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  1. Western Maine mountains should get crushed based on the low development and LLJ.
  2. Atoll living is pretty nice. I think I could make a go of it with reef fish and coconuts no Tikehau right now.
  3. Hey @ORH_wxman, I could think of worse places to be stuck. https://www.nytimes.com/2020/04/05/style/coronavirus-honeymoon-stranded.html If you read to the end you hear that they found out today that RSA will subsidize the part of the trip where they got stuck, so at least the extra nights in the overwater bungalow won't bankrupt them.
  4. If you aren't inclined to believe what you read in a newspaper, just watch a YouTube video about COVID and 5G. That's where you get your real info.
  5. We can hope, but Italy also dropped a couple days before spiking to near 1,000 daily deaths.
  6. I still haven't seen a good answer as to why we struck out developing our own test when there were good tests already out there around the world. That definitely led to at least a couple week delay. When you're doubling every 2-3 days that's not good.
  7. There is a complaint out there that states like CA or NY would have too much political power without an Electoral College, well this is a case where they are even more powerful when it comes to bidding on medical supplies. If CA wants to outbid OK for ventilators, it will. I don't think folks in OKC are going to love that very much.
  8. I'd exercise caution with the numbers there, as they've shown dips on Sunday reporting before only to bounce back on Monday.
  9. My biggest issue with what I've seen so far is that every move is reactive (usually to bad press). They are treating it like a PR problem, when it's a public health and economic problem. A couple days in a row of the DOW going up isn't going to solve the problem. The stay at home orders on a national level are great, but we have to do something with the time. So far that seems to be making money for middle men ferrying PPE and increasing the profit margins of private testing companies. We could use the DPA to pay fair price for the 5 min tests, but instead we're going to allow states to bid against each other for them.
  10. The US in general is terrible at preparedness. That is somewhat a function of the population unwilling to elect leaders that prioritize those things. I keep hearing how the federal government is a back up for the states. Well states are failing right now, so I'm still curious as to when the federal back up will arrive. It seems despite pleas from states that need help, the federal government waited until the press was bad before trying to move supplies around. Sometimes 50 states pulling in different directions is not efficient, and having a coordinated response is helpful.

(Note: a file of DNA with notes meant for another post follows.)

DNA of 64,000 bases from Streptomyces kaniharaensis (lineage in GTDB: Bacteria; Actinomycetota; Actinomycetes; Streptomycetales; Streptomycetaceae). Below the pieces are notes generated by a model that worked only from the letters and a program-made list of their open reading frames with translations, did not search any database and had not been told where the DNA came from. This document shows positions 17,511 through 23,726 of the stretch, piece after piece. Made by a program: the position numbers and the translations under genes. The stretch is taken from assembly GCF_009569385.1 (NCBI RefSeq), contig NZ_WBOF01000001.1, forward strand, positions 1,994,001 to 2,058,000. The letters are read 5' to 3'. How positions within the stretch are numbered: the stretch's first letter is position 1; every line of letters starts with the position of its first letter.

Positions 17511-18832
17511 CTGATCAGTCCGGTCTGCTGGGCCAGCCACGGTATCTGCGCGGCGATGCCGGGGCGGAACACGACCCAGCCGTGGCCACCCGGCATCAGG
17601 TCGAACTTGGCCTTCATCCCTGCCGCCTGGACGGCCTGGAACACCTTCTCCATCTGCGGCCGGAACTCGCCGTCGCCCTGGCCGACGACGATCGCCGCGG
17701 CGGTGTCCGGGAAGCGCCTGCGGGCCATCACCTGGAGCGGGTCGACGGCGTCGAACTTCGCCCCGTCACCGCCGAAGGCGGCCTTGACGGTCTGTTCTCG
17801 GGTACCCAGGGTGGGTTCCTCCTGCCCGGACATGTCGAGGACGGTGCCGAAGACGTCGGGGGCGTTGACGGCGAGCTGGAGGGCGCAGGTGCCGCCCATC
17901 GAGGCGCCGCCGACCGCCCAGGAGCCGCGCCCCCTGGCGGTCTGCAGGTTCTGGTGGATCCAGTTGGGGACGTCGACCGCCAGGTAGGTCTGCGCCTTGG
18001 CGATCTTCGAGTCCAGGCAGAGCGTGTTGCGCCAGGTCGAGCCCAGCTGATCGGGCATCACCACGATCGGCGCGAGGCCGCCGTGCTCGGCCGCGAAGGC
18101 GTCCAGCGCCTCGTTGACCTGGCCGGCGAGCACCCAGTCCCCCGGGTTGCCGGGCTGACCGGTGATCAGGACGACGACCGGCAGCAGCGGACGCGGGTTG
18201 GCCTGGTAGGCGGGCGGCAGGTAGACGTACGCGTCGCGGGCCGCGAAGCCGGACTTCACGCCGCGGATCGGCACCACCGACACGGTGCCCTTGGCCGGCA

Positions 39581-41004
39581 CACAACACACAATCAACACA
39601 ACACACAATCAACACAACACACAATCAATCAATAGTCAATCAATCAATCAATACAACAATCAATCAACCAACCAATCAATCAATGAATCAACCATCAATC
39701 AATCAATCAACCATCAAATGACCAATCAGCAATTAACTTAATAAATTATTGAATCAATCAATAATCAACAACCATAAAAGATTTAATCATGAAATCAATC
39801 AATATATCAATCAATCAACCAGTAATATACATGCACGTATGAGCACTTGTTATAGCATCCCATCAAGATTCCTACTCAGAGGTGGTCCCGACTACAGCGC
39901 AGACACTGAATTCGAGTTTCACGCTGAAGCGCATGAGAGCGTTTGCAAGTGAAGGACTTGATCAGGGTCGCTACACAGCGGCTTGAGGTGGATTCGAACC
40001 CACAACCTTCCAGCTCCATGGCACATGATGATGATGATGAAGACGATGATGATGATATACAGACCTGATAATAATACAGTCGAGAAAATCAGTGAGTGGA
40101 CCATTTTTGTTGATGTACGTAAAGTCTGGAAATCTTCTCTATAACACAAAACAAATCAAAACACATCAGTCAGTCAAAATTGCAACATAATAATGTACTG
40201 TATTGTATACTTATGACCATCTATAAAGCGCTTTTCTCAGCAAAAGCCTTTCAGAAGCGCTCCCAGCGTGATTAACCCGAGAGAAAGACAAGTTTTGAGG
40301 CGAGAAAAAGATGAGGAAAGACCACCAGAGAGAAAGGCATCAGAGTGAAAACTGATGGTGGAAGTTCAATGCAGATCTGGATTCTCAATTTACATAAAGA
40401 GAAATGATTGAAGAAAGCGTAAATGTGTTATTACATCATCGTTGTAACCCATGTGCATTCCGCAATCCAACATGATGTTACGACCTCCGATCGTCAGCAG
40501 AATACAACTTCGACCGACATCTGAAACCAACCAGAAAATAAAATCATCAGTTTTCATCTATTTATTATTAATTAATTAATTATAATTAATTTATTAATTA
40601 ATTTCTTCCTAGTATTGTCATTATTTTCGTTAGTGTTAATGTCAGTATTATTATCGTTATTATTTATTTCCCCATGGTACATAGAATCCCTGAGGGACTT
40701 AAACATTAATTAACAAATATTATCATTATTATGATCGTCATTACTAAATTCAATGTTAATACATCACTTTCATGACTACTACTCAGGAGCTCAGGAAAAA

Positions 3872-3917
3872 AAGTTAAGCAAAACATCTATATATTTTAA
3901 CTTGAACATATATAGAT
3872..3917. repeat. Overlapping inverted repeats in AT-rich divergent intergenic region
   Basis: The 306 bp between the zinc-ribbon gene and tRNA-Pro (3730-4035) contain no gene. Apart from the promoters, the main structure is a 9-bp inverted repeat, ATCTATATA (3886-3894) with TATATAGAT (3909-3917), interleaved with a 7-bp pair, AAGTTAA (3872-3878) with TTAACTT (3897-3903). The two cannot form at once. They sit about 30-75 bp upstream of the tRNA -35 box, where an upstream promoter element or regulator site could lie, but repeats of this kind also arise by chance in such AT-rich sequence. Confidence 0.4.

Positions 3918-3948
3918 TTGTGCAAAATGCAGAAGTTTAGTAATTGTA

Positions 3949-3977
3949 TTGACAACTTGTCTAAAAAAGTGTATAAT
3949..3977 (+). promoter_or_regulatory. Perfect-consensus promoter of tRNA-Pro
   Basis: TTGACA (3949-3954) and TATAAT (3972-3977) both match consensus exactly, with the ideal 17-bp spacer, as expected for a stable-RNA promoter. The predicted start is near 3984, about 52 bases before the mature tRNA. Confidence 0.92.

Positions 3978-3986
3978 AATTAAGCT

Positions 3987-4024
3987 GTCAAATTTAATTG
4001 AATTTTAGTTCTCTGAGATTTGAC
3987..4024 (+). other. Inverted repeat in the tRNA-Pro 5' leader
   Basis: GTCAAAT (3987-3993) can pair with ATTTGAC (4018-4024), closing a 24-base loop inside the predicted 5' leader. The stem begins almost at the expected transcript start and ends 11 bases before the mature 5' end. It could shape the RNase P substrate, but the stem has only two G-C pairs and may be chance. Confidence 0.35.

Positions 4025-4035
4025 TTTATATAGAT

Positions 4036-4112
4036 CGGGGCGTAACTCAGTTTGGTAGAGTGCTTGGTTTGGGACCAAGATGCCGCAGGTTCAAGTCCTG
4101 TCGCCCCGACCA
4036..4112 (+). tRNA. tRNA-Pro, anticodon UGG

11. I thought the time for blame was over and we need to move forward?
  12. Honestly we should've just shut it all down for a few weeks, allowed gov't/private sector ramp up testing capacity while the spread slowed down, then aggressively test/trace/isolate as measures were relaxed. The patchwork nature and half measures have allowed us to get to where we are right now, and testing capacity still hasn't caught up to it. So as Steve says, we're still just mitigating not containing.
  13. I think some of the opinion writers have an overly rosy picture of how things recover if we just relax social distancing measures. I see a lot of assumption that we'll just snap back, but reality is probably far from that. We may only be willing to put up with another couple months of this, but I think it's wrong to think the choices are between keeping people healthy or keeping the economy healthy. The reality is that relaxing distancing probably leads to more illness/death and an economy that doesn't snap back quickly. You can't really just have older people quarantine themselves and send younger/healthy people back to work and have a fully functioning economy for one. But relaxation will lead to young people getting sick in droves too, and it's not like sick people are going to work and participating in the economy.
  14. It's reasonable to think that many of the flu-like illness was in fact COVID-19. But again, we knew in that intervening time that we needed to ramp up testing. I think we're still reacting to news about cases rather than getting ahead of them, and until we do get ahead of it we're not going to see the curve bend in any meaningful way.
  15. From 1/27: "But while on the one hand, I'm saying don't worry, and don't be afraid, on the other hand, we, the health officials are taking this very seriously because this potentially can turn into an outbreak that gets beyond China and out of control. I hope it doesn't."